It Is What It Is – Origin & Meaning

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Candace Osmond

Candace Osmond studied Advanced Writing & Editing Essentials at MHC. She’s been an International and USA TODAY Bestselling Author for over a decade. And she’s worked as an Editor for several mid-sized publications. Candace has a keen eye for content editing and a high degree of expertise in Fiction.

Are you looking for an English phrase expressing a kind of resigned acceptance? Then “it is what it is” might be just the one for you! Not only does this expression capture a sense of inevitability, but its interesting origin story points to how language changes and evolves. So, I’ll explore the “it is what it is” meaning and origin so you can incorporate it into your language repertoire. Let’s get started!

About the It Is What It Is Saying

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The common phrase “it is what it is” is usually used to express a sense of acceptance, particularly in situations where we cannot change the current circumstances. It implies that no matter our feelings about something, we can still recognize that this particular thing or event is immutable and unchangeable.

By saying, “it is what it is,” we acknowledge our powerlessness against certain events and situations and recognize their inevitability and immutability.

Creative people like me sometimes use the saying when we’re done with a project and simply can’t, or don’t want to, add to it. “Meh, it is what it is.”

The Hidden Meaning of the Phrase “It Is What It Is”

“it is what it is” is often used to express acceptance or resignation in a difficult situation.

While it can be seen as a lack of desire or motivation to change or improve circumstances, the hidden meaning behind this phrase is deep understanding and acceptance that some things are beyond our control.

It implies that we should accept the reality of a situation without judgment or attachment and look forward with hope rather than dwelling on the negative aspects.

“It is what it is” is an important reminder that our circumstances are only temporary. Even challenging times will eventually pass if we can maintain an open heart and positive mindset.

Who Did First Say It Is What It Is?

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It is what it is usage trend.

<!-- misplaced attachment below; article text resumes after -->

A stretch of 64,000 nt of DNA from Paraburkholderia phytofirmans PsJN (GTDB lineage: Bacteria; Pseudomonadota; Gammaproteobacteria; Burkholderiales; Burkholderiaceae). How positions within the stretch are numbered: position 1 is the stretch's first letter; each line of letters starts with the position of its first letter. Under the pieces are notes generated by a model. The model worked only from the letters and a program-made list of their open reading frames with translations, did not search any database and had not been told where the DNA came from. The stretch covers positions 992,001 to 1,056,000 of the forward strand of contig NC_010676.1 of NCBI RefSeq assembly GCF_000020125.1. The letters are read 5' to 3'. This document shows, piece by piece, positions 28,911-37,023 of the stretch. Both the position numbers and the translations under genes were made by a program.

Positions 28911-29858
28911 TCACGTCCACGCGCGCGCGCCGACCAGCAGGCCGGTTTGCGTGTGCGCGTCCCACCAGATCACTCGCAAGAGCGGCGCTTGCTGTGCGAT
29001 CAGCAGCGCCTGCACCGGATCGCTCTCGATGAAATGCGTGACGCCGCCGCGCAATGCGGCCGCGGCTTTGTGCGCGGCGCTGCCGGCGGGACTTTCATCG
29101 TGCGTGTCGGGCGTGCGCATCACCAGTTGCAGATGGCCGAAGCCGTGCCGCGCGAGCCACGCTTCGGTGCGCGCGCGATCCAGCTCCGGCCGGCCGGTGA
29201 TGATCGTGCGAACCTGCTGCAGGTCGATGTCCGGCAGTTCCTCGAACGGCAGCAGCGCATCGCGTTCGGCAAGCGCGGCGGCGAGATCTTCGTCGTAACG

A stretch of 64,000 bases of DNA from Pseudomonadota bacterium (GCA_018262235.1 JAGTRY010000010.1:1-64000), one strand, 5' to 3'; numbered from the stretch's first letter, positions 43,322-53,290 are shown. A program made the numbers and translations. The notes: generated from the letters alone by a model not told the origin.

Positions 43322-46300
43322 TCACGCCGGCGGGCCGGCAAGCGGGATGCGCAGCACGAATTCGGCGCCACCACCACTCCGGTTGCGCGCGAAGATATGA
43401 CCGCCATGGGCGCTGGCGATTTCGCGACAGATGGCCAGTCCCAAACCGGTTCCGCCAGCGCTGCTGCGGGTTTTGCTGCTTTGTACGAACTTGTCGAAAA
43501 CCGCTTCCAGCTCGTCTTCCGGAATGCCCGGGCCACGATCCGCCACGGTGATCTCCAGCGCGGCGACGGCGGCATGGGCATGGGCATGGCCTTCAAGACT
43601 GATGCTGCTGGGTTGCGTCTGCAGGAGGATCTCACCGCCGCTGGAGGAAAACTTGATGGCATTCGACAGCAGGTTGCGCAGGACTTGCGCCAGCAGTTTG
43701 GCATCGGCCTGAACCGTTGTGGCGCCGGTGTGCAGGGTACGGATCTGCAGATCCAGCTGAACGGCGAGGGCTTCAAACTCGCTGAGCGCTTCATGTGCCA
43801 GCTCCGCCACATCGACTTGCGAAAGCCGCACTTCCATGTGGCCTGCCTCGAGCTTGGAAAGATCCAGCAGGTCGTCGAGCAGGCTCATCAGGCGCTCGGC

Although it appears the origin of it is what it is goes back to Shakespeare’s work, some claim it appeared more recently.

The phrase goes back to 1949, when it was first used by J.E. Lawrence in one of his articles.

“New land is harsh, and vigorous, and sturdy. It scorns evidence of weakness. There is nothing of sham or hypocrisy in it. It is what it is, without apology.”

The phrase became used in politics, the military, and psychology. It’s often used to describe a situation that simply can’t be changed.

It Is What It Is in Philosophy

The idea of “it is what it is” has been explored in philosophy for centuries, with various interpretations. Philosophers have interpreted it as a resigned attitude towards an immutable reality, where we should accept and move on without attempting to make any changes.

Others still argue that accepting and embracing circumstances this way is a liberating experience that allows us to appreciate life more fully.

Ultimately, “it is what it is” can be seen as a reminder not to further expound on our suffering by looking for reasons where there may be none but rather to take the necessary steps forward courageously and make the most out of every situation.

Using It Is What It Is in a Sentence

Here are some examples I created that show how to use “it is what it is” in a sentence:

  • We planned to go to the beach yesterday, but it started raining. It is what it is.
  • I guess it is what it is. We can’t attend the concert anymore.
  • As much as I’d love to, I can’t change what happened in the past. It is what it is.
  • Whenever we ask why he didn’t show up at the competition, he keeps shrugging and saying, “it is what it is.”

The Bottom Line

“It is what it is” encourages us to accept reality the way it is instead of deluding ourselves with false hopes and promises of change. It can also be used as a point of positive motivation. By accepting things without resistance, we can more easily find ways to make the best of any situation. It can also be used as an excuse by people to brush off something they did.